Connecting the dots

Mizzou partners with Florida State and Penn State to combat sexual violence on college campuses.


National Green Dot Day of Action is happening on college campuses across the country on Sept. 18.

Story by Brittany King
Photo by Shane Epping
Published Sept. 9, 2016

Mizzou is leading universities nationwide as they work to decrease power-based personal violence on their campuses. In collaboration with the national group Green Dot Etcetera, Mizzou, Florida State University and Penn State University will host the National Green Dot Day of Action conference Sept. 18. The conference will teach participants how to recognize, defuse and report sexual violence, relationship violence and stalking. The first-of-its-kind event will offer in-person sessions on the collaborating campuses as well as 50 others — making it the largest conference the program has had to date. Conference organizers believe thousands of participants nationwide will gain the tools and confidence to stop violence in their midst.

Conference participants will undergo five hours of interactive training on how to intervene when they see situations of violence, such as public arguments or instances of assault. They will role-play in such scenarios and take part in open discussions. Those trained will leave knowing how to short-circuit situations of power-based personal violence.

Organizers will live-stream parts of the program to campuses nationwide to give viewers a sense of Green Dot and direct them to future trainings on their campuses.

Red Dots and Green Dots

Dorothy Edwards founded Green Dot Etc. in 2009 to teach people how to intervene in violent situations and prevent them. The following year, Danica Wolf, Coordinator of Relationship and Sexual Violence Prevention Center, or RSVP, organized Mizzou’s first Green Dot Conference. To date, hundreds of students, faculty and staff have received the training.

In the program’s terminology, observers (bystanders) of red-dot situations (violence ranging from a fight to excessive peer pressure, for example) take action to rectify events. Such actions are called “performing a green dot.” Choosing to speak out can be difficult, so the program offers alternatives. “We're not asking anyone to do something large or for a huge investment of time or energy,” says Chris Walters, Prevention Coordinator at MU's RSVP Center. Performing a green dot could include calling a friend for help, contacting the police when a situation escalates quickly, or creating a distraction that stops the violent situation.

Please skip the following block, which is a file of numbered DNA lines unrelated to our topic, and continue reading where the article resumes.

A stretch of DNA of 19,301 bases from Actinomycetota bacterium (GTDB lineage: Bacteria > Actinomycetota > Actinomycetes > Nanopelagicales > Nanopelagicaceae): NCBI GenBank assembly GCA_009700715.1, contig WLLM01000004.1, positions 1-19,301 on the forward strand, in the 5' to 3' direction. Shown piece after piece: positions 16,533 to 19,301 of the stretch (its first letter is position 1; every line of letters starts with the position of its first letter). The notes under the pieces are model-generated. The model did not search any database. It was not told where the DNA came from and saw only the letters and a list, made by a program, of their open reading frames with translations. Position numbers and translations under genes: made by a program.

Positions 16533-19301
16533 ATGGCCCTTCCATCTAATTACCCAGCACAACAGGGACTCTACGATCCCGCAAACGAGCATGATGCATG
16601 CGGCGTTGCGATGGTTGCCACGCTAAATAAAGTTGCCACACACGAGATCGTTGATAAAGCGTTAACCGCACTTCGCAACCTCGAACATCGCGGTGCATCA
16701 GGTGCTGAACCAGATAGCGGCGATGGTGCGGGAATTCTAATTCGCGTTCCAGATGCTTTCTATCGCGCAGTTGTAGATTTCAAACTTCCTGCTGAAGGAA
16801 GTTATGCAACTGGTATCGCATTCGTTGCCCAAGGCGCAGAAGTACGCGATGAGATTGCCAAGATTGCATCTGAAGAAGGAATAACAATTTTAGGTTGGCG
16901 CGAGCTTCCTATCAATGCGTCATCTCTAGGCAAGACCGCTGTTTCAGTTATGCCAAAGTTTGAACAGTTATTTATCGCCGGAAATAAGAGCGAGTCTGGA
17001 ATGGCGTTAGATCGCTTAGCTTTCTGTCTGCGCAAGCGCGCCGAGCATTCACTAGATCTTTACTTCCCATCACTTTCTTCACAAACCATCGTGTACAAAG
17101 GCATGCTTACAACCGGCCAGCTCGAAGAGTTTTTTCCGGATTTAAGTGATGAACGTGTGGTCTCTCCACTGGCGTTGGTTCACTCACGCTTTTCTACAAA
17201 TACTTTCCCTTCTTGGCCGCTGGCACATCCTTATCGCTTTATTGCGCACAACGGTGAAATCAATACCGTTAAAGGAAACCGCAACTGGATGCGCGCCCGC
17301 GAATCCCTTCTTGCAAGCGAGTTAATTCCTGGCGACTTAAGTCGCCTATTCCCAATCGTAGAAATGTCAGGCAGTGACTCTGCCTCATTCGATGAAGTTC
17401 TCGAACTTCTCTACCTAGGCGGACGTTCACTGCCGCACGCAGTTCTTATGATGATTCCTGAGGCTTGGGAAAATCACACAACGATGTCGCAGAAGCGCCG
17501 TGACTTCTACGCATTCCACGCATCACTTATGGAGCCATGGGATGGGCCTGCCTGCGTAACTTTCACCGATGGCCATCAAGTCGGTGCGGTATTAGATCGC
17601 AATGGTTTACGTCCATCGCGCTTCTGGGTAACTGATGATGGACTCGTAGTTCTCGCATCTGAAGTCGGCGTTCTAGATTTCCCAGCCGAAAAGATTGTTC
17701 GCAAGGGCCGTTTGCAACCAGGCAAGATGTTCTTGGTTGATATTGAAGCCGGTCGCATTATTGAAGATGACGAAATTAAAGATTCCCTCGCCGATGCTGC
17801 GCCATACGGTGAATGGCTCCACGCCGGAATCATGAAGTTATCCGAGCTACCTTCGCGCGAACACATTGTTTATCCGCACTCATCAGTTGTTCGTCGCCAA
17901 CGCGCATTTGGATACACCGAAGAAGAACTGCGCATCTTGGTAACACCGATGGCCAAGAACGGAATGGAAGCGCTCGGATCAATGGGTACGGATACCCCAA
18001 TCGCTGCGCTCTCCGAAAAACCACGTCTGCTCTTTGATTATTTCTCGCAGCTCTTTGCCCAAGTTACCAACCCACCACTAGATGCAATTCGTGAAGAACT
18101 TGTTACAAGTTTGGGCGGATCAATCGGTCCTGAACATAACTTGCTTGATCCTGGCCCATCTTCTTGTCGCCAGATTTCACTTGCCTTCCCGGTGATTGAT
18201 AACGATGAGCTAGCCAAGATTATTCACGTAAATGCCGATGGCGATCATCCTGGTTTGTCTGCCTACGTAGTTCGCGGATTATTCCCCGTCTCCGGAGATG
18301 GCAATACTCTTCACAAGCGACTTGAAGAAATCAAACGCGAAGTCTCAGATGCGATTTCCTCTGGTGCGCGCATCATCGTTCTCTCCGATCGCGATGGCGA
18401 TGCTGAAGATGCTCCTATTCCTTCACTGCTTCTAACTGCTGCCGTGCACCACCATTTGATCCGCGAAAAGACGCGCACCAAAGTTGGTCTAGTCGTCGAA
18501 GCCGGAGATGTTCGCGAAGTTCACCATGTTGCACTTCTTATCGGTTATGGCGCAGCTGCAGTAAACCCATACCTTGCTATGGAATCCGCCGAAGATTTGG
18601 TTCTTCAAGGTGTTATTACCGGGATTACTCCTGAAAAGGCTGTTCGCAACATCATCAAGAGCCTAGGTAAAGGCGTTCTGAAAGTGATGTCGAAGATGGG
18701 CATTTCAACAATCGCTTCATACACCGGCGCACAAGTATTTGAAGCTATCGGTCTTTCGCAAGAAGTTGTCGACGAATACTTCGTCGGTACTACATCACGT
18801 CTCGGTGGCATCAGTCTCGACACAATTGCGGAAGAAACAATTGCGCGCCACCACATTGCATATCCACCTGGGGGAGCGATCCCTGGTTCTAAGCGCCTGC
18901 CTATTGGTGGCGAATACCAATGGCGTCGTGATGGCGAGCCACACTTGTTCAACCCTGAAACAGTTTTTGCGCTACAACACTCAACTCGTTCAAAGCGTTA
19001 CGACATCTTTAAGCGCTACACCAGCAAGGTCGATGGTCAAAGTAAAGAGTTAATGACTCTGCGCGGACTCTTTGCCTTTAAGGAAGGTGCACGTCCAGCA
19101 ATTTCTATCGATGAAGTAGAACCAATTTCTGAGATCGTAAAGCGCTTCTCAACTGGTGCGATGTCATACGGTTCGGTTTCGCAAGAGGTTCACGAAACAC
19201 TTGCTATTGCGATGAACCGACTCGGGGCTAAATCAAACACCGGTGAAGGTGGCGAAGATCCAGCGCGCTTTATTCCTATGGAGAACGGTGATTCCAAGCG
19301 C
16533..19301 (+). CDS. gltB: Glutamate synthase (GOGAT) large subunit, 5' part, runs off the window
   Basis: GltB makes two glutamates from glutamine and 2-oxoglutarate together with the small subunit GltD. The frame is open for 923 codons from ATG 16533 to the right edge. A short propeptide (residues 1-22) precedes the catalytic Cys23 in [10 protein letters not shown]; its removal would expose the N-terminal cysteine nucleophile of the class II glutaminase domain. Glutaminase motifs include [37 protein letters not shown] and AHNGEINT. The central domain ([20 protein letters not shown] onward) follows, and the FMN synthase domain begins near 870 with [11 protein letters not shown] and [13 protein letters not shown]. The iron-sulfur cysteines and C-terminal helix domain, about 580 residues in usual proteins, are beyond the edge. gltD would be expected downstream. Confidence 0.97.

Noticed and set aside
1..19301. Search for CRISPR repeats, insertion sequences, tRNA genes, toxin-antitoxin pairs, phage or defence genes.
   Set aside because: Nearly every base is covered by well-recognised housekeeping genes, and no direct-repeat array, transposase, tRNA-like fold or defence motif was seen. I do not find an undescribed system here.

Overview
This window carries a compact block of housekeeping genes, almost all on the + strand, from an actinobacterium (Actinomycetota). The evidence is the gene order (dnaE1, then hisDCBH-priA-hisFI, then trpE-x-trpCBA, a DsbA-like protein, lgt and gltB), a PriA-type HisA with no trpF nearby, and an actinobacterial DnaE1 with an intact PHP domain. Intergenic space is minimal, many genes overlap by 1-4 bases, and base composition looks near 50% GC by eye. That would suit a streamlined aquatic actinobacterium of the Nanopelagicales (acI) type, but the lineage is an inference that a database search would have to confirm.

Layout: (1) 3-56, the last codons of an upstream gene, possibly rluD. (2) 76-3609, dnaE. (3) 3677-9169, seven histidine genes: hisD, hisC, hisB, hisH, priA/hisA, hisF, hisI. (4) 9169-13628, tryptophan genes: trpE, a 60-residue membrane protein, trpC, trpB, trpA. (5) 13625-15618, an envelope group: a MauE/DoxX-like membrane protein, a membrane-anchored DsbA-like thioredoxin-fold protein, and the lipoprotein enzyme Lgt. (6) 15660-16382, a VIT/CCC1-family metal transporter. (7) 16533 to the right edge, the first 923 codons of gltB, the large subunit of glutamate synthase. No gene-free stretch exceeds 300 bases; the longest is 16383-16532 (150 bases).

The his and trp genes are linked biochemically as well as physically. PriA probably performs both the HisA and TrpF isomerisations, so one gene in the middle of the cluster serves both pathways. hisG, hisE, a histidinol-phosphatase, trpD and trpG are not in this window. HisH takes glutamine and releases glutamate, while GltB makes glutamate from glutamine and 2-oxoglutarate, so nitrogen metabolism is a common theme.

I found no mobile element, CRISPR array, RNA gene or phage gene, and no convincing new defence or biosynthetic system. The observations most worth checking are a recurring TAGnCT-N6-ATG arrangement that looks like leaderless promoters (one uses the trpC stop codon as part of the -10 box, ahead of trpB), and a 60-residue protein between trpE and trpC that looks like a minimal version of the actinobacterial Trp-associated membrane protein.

Walters loves that performing a green dot is simple and can happen anywhere. The program is important to him because it affects so many people. According to the National Sexual Violence Resource Center, one in five women and one in 16 men are sexually assaulted while in college. However, more than 90 percent of sexual assault survivors on college campuses do not report the assaults, making programs like Green Dot all the more important. “You can perform a small action, and that action can make a difference,” Walters says. “You don’t have to work in the field. You can be a lawyer, or a doctor or an educator and still make a difference on an issue that we know impacts so many people. That is empowering to me.”

Campus-wide Impact

During summer 2016, all incoming students attending Summer Welcome learned about Green Dot at Mizzou. Their education included ways of dealing with red-dot situations in residence halls, where speaking up can be difficult because the halls are seen as private spaces for students.

Besides educating incoming and current students, the RSVP Center also provides support for those who have been affected by violence. People who have experienced violence or are supporting someone who has experienced violence can receive information, options and advocacy services from RSVP professional staff.

To Wolf, the spread of Green Dot is hopeful. “We can all do things every day to contribute to a culture where violence is not tolerated, and everyone is expected to do their part,” she says. She looks forward to the day when her office is no longer needed. “Green Dot provides hope to everyone who has been directly or indirectly impacted by violence to know that violence is not inevitable, that we can do something. My genuine goal is to put our office out of business.”

Those interested in taking part in Green Dot’s National Day of Action can register here. If you cannot attend but would like more information on the Green Dot program at Mizzou, request a presentation.

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